10 Feb 2014
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King of His Castle

George Appling turned an "enduring passion" for Renaissance Fairs into a successful business owning one.
Re: David Moss
by Jill Radsken

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George Appling (MBA 1998) has become king of his castle.

The Texas native turned an "enduring passion" for Renaissance fairs into a successful business owning one.

"What sets our fair apart is that we didn't build it to make money first. We built it because we loved it, first, and to make money, second, " he says.

Located in Austin, Texas, Sherwood Forest Faire—Appling's recreation of a 16th-century medieval village—has earned great success in its first four years. Renaissance magazine dubbed Sherwood the Best New Festival three years in a row, from 2010 to 2012, but Appling is especially proud of the numbers inside the fairgrounds. About 71,000 guests attended the 17-day festival last year.

"We are wholeheartedly involved, the community feels that, and the enthusiasm is contagious," he says.

Appling's path to Sherwood—and to his acting role of Richard the Lionhearted in fair performances—was a circuitous one. He discovered the "Ren" circuit as a teenager, visiting his first fair on a field trip in junior high school. In 30 years, he has never missed a season. "I thought, 'I finally found my place in the world. This is where I belong,'" he says.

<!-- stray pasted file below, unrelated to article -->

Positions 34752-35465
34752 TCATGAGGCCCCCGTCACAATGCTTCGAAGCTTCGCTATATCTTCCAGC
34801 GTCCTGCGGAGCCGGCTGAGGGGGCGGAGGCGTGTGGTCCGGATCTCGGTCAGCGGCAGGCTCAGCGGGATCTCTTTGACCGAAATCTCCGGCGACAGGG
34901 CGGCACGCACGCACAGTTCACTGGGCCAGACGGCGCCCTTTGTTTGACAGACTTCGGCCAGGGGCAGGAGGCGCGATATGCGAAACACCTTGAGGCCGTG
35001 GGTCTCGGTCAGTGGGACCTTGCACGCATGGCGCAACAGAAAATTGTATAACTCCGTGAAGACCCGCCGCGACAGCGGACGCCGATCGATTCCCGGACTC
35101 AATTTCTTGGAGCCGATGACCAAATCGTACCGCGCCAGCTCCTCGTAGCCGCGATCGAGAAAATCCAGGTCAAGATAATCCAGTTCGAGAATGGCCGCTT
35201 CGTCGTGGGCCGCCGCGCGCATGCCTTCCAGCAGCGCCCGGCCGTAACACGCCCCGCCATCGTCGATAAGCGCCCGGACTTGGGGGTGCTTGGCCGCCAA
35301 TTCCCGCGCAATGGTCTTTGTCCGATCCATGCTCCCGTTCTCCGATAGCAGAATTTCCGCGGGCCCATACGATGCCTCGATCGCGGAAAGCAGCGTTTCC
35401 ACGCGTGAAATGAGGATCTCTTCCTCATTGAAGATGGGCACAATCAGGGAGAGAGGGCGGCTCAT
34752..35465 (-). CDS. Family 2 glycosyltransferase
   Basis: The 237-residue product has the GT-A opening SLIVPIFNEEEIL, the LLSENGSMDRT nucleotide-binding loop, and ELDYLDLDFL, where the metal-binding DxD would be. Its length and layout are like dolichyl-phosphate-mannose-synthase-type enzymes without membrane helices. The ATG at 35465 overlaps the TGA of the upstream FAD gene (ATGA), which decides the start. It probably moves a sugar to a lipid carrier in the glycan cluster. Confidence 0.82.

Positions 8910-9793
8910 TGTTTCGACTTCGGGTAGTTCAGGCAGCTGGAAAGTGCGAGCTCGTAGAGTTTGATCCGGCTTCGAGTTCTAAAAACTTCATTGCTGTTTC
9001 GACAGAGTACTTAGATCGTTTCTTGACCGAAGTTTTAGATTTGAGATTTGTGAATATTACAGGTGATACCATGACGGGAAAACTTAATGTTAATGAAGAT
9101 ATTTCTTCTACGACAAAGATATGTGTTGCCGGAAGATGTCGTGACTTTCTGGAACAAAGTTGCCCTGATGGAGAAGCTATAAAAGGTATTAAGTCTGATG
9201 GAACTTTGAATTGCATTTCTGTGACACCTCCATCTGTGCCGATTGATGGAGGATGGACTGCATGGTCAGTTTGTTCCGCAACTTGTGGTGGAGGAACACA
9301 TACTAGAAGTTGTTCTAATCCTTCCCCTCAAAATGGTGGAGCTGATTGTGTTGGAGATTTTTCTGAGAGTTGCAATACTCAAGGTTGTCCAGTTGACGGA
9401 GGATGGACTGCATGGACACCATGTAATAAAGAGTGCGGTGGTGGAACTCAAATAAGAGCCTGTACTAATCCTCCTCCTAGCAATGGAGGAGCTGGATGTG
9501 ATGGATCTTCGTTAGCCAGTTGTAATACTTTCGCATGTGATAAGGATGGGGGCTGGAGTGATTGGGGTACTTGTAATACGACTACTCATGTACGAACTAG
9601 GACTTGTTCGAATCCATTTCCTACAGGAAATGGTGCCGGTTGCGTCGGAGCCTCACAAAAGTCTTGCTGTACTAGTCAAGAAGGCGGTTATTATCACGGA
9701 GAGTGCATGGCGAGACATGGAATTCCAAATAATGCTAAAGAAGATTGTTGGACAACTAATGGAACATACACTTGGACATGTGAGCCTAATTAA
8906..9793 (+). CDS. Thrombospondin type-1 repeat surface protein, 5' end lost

But Appling considered the Renaissance fair world to be pleasure, not business. Instead, he turned his ambition toward a business degree at Harvard. Among his favorite classes were David Moss's Business, Government, and the International Economy (BGIE) unit, and Nancy F. Koehn's history of business class highlighting captains of industry such as Andrew Carnegie. "They were interesting stories of integrity that stayed with me," he says.

After graduating, Appling spent several years at McKinsey & Company, then took a job at Seimens. In 2006, he began at Bright Star as COO, but the travel-intensive job at the cell phone distributor took its toll on his personal life. "It's a 50-country job. I was leaving the country 50 weeks a year," he recalls.

He and his husband, Brian O'Leary, had just welcomed their first child in April 2008 when Appling cut back to part time and then made the move to the more family-friendly world of consulting. The move coincided with a promise Appling made to himself as he approached midlife. "I just couldn't let go of this idea that, once I hit 40, I wanted to make sure I was spending my time on something I loved."

In that spirit, he and business partner Eric Todd, a longtime Renaissance fair vendor, began in 2009 to formulate a business plan to open a fair in Austin. Less than a year later, Sherwood Forest opened, and ancillary businesses—a summer camp, a sword and armor retailer called Eternal Arms, a Celtic music festival, and a line of fermented honey wine called Thorin's Viking Mead—soon followed. "It's crazy and exciting," says Appling.

Appling has been able to maintain work/life balance with his current job as president and CEO of Personal Communications Devices, a wireless accessories manufacturer and distributor that did $1.6 billion in revenue last year. Still, he hopes in the near future to focus full time on the Renaissance empire he has built and is intent on expanding.

"I get to apply my business skills to the building of the company, but my passion for it hasn't diminished at all," he says. "What I love to do most is to go to the fair."

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Class of MBA 1998, Section F
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